This review is grounded on 5 core principles of nutrients and brain development, which are especially applicable to ID. (1) The brain is not homogeneous; thus, it should not be viewed as a single organ. The brain consists of different types of cells (e.g., neurons and glial cells) and distinct regions (e.g., striatum, hippocampus, prefrontal cortex, cerebellum) that do not operate in the same way nor respond similarly to environmental factors. Any research on the neurobehavioral effects of early ID must specifically relate to the cell types and brain region hypothesized to be affected. (2) The separate regions of the brain have different developmental trajectories. As a result, it is likely that the greatest effects of ID will occur in brain regions that are rapidly developing and whether that development is specifically dependent on iron. It should be noted that regions with strong anatomical connections to these rapidly developing regions may also be at risk, despite having a later developmental trajectory. This occurs because brain regions typically work together in circuits to optimize behavioral functioning. Thus, insults to one brain region may negatively affect development in other later-developing regions. (3) Timing is critical to understand neurobehavioral abnormalities resulting from ID. Outcomes vary depending on the timing of the insult as well as what is developing in specific regions of the developing brain during the time of the insult. For example, ID during the late prenatal period leads to delayed neural processing speed [1] and deficits in recognition memory that can be detected through event-related potentials (ERP) [2]. The recognition memory deficits are consistent with altered development of the hippocampus, which is predominant during the late fetal and early postnatal period. In contrast, ID acquired between 6 and 36 months postnatally is typically not associated with memory deficits, but rather with abnormalities in affect and motor skills. This later phenotype is consistent with the development of systems governing monoamine transmission in the frontal cortex and mid-brain, respectively, which occurs primarily between birth and 3 years of age. Consequently, a “signature effect” in which a micronutrient deficiency generates one specific neurobehavioral phenotype is not likely. (4) Micronutrient deficiencies rarely occur in isolation. In most malnourished populations, it is likely that several co-occurring nutrient deficiencies that affect brain development are also present (e.g., Vitamin A, Vitamin B12, Vitamin D, iodine, selenium, copper, folate, choline, zinc), and thus it is difficult to determine which nutrient is responsible for particular effects. (5) Correct assessments should be used in order to accurately measure the processes and outcomes of interest. The child’s developmental stage must also be taken into account in order to choose assessments that are appropriate for the child and sensitive enough to test the effects of ID. Unfortunately, there are currently no assessments that are both sensitive and specific enough to detect ID through neurodevelopmental measures alone without supplemental serum iron measures. However, it is possible to use tests that assess brain regions that may have been the most affected by ID. For example, if a hippocampal insult is expected following early life ID, a neurocognitive test of hippocampal function will provide more valuable information than a general cognitive test (i.e., the Bayley Scales of Infant Development) which may not be sensitive enough to detect effects on specific neural systems. Likewise, a test specific to prefrontal cortex function will likely be more appropriate for later postnatal ID.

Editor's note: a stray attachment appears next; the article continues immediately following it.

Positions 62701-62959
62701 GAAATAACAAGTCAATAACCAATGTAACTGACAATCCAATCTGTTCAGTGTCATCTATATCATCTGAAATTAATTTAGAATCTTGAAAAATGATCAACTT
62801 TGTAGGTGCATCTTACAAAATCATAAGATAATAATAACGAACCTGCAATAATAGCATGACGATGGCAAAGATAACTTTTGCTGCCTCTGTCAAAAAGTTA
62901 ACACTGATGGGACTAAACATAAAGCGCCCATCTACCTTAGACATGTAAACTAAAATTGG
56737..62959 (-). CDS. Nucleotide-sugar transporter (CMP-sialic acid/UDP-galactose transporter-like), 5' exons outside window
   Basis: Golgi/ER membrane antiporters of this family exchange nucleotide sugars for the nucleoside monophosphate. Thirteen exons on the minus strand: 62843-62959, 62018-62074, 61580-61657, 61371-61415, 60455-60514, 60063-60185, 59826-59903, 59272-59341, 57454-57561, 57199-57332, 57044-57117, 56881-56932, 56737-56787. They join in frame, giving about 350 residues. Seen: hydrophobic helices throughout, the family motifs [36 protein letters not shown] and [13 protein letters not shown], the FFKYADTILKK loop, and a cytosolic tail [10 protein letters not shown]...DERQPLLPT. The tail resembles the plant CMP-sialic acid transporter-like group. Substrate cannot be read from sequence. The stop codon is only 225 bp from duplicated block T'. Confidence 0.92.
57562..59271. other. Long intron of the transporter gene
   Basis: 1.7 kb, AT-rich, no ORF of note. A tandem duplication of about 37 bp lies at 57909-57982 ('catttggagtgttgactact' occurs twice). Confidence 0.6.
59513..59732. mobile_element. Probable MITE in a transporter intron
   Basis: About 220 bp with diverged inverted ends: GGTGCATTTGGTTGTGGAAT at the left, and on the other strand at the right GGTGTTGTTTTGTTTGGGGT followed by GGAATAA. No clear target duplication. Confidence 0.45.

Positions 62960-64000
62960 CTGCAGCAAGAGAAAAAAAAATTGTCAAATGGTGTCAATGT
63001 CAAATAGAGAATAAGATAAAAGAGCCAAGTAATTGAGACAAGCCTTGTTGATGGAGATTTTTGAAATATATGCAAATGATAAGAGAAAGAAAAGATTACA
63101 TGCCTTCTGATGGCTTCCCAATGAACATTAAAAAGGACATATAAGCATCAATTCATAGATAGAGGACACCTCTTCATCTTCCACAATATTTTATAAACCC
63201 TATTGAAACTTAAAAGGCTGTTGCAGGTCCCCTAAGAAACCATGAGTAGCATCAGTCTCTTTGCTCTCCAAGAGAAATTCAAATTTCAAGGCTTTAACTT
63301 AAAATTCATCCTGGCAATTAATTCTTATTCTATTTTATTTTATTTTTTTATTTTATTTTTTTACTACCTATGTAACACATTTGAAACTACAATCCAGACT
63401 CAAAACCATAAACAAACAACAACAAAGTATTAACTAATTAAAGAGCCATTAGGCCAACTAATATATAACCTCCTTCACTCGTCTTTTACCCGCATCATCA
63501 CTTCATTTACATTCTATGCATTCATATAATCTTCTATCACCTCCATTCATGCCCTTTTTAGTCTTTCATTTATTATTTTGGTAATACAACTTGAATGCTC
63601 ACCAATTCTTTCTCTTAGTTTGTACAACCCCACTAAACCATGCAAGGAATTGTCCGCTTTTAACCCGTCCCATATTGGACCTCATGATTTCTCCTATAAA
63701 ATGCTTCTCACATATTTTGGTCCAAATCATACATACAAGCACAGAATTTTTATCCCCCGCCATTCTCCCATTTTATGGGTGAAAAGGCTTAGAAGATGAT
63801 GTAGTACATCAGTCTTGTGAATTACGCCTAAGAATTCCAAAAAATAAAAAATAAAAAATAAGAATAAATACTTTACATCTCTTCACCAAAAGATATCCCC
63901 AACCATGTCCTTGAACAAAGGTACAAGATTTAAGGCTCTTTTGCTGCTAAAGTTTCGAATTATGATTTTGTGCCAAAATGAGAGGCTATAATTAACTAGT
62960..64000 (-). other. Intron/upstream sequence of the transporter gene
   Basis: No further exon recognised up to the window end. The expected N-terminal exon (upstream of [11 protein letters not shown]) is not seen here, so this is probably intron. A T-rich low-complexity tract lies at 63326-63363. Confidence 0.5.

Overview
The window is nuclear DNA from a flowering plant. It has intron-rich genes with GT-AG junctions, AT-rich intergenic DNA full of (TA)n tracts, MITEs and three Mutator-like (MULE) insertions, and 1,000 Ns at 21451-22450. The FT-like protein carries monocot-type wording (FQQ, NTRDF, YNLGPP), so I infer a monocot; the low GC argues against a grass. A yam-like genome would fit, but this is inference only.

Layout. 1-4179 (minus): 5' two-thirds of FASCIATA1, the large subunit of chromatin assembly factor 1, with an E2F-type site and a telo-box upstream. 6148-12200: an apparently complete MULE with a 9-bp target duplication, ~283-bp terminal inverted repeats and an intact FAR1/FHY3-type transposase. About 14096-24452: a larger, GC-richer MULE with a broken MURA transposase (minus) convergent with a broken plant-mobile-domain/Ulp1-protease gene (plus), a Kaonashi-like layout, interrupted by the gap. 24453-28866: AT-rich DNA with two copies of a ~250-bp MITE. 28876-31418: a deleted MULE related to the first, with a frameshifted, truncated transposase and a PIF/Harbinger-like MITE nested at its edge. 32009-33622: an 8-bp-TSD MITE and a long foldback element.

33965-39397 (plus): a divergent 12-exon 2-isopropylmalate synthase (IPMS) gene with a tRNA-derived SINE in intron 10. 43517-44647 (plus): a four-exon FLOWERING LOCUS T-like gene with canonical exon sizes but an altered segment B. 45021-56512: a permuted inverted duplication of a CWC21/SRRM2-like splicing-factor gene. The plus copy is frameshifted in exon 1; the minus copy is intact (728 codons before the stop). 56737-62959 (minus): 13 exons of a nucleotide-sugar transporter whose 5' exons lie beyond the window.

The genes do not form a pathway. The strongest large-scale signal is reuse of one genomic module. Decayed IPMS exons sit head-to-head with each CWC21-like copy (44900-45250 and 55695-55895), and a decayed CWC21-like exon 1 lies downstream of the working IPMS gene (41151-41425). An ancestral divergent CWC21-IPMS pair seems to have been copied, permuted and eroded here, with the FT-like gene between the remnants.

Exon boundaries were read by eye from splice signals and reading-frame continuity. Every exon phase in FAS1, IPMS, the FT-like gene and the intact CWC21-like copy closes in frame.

Iron Biology